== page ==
Life on the Edge


By John Antonik for MSNsportsNET.com
August 17, 2010

MORGANTOWN, W.Va. – It doesn’t take much in the way of football knowledge to realize that Bruce Irvin has a great chance of becoming a really special football player.

 
  Bruce Irvin has been turning heads since the beginning of fall camp with his pass rushing ability.
All-Pro Photography/Dale Sparks photo

About two or three minutes of watching Irvin play is really all you need to figure that out. He looks that good. Just ask offensive line coach Dave Johnson, who has to figure out a way each day to slow him down.

Three times at the beginning of last Saturday’s scrimmage Irvin either got to quarterback Geno Smith or forced an offensive linemen to jump early before the ball was snapped. On Irvin’s second sack he got by right tackle Jeff Braun so quickly that he was almost to Smith before the ball was.

“He has quickness off the ball and he can adjust,” said Johnson. “If you offset one way or the other – if you’re not right on the leverage point with him – he will take advantage of it. He’s very slippery.”

Then, Johnson flashed one of those cat-ate-the-canary grins before continuing.

“I love it because he makes us better,” he explained. “He really makes us step up our game. I’m excited to see him play in this league.”

So are we.

Fall camp is not yet two weeks old and the coaches are already trying to figure out ways to get Irvin on the football field. On the second day of camp he was already working with Julian Miller, Will Clarke and Scooter Berry in West Virginia’s third-down package.

The suspicion here is that Irvin will be added to more defensive packages as he begins to figure things out.

The good news is that may not take very long considering Irvin was a 215-pound wide receiver in high school, went to junior college as a safety and wound up playing defensive end when the Mt. San Antonio coaches realized that having him chase quarterbacks was far better than having him stand on the sidelines and learn coverages.

“I had arrived two weeks before the first game so I had little knowledge of the plays,” Irvin said. “At safety you’ve got to read receivers and I was clueless so my coach was like, ‘Just put your hand in the dirt and go get the quarterback.’”

That seemed to work pretty well.

In 14 games last year Irvin had 16 sacks, 10 hurries, 21 tackles for a loss and five forced fumbles. One scouting service had him rated as the sixth-best junior college player in the country. Arizona State and Tennessee were thought to be his top two schools, but big Bruce had always remained in touch with West Virginia assistant coach Lonnie Galloway ever since his high school days playing in Stone Mountain, Ga.

“He was recruiting a friend of mine and I just told him to keep his eye on me when I went out there,” Irvin said. “When I went and did well, he kept in contact with me and everything worked out.”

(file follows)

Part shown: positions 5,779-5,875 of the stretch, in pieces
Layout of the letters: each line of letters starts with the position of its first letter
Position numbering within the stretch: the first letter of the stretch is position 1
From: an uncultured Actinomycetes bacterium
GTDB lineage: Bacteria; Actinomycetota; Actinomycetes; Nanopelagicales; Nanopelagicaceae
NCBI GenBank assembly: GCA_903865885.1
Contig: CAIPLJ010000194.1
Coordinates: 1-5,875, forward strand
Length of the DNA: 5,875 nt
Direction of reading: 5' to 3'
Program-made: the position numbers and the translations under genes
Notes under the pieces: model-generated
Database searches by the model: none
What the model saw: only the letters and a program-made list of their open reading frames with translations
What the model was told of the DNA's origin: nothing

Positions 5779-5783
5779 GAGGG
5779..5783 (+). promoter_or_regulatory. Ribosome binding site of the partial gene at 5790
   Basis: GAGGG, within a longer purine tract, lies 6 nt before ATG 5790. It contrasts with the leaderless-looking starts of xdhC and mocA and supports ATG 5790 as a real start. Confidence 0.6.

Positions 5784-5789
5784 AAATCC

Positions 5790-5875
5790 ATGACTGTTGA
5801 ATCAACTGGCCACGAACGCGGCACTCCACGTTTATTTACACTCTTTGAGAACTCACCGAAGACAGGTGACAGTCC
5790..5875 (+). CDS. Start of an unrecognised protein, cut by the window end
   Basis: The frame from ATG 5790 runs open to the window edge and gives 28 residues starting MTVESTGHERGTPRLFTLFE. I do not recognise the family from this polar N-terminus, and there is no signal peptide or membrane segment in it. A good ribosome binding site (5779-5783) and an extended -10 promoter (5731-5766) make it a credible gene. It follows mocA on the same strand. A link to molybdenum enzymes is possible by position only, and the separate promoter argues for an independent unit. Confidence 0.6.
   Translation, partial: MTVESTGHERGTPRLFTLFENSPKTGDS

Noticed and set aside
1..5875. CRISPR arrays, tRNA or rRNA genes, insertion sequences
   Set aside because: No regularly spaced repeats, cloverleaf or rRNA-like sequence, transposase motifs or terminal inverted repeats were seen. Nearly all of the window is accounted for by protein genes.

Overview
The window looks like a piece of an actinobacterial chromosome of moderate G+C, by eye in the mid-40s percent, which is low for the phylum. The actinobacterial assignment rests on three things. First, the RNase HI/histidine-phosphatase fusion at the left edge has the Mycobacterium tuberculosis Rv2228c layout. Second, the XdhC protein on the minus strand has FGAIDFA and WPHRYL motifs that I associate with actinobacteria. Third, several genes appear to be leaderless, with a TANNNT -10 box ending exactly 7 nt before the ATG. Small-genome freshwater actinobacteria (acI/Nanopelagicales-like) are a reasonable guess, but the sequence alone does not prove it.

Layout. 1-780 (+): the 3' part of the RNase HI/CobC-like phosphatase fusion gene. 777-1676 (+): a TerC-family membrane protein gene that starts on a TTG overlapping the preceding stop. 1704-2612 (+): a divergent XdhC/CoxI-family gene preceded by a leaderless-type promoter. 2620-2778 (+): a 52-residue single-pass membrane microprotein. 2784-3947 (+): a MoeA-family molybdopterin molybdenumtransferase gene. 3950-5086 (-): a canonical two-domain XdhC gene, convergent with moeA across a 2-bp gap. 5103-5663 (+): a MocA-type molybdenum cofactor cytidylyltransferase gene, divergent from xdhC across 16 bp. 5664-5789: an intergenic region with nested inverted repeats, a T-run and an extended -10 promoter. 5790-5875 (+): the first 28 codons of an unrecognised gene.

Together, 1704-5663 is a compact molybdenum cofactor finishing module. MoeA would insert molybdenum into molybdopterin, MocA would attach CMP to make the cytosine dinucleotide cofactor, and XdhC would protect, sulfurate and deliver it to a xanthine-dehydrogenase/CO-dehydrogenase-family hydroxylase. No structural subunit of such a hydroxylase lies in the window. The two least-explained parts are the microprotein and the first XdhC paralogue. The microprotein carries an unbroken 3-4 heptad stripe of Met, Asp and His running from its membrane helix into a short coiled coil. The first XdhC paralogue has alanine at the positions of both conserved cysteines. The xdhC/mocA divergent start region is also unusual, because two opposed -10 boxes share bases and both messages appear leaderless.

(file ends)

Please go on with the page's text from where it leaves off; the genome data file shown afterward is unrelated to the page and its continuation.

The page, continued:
There is an old saying about junior college players – they’re there for a reason, and Irvin’s reason was low grades in high school.

“You can’t really dwell on the past, but I think that’s why I take life much more seriously now,” Irvin said. “I was screwing up at first and making a lot of bad choices, and I know how blessed I am to have another opportunity.”

Going to California was about as far away as he could get away from home. With little money in his pocket and nobody to really turn to if things didn’t go well, Irvin had to grow up and become a man even faster than the time it took him to make the switch from safety to defensive end.

“I just kind of wanted to get away,” he said. “There was nothing at home but trouble so I wanted to get as far away as possible, and you can’t get much farther than Cali without leaving the country, so I just went over there.”

The distance away from home was one thing. The Spartan conditions he experienced in junior college were something else entirely.

“In junior college they don’t have dorms and you have to provide your own living,” Irvin said. “To be honest, I wasn’t even eating three times a day. When I got here was when I really started eating three meals a day. Out there I was playing D-end at like 220.”

Because of his circumstances – and how he’s dealt with them - Irvin’s West Virginia coaches have been extremely impressed with his eagerness to work hard, fit in with the rest of his teammates and accept coaching.

“He’s a really great kid,” says Johnson.

Irvin knows he’s far from being a finished product. He rang off a whole list of things he’s got to improve upon, namely keeping containment, getting good leverage, and most importantly, staying low so those big offensive linemen can’t get their paws on him.

“Being that I’m 6-4, I’ve got to stay low so they don’t get into my pads,” he said. “It’s hard to keep this big body down sometimes, but I’ll get it together though.”

Irvin has also learned to pay attention to what his teammates are doing.

“J.T. Thomas has been a real big help and my man Donnie Barclay, we compete a lot, so we can get each other better,” Irvin said. “He’s been a big help, too, in giving me little techniques.”

Because his size, speed and strength are off the charts, it’s already natural for people to begin looking ahead to Irvin’s football future. Irvin says he will worry about that later.

“The first thing is to get my education because football is not forever, but everybody has NFL dreams,” he said. “I just want to come here, help the team, fit in here as much as I can, get my degree, and whatever comes after will work itself out.”

Despite his impressive start to fall camp, Irvin will be the first one to admit that not everything has gone smoothly at West Virginia. There is one thing he’s still having a little trouble with.

“Chasing Noel Devine,” he smiled.




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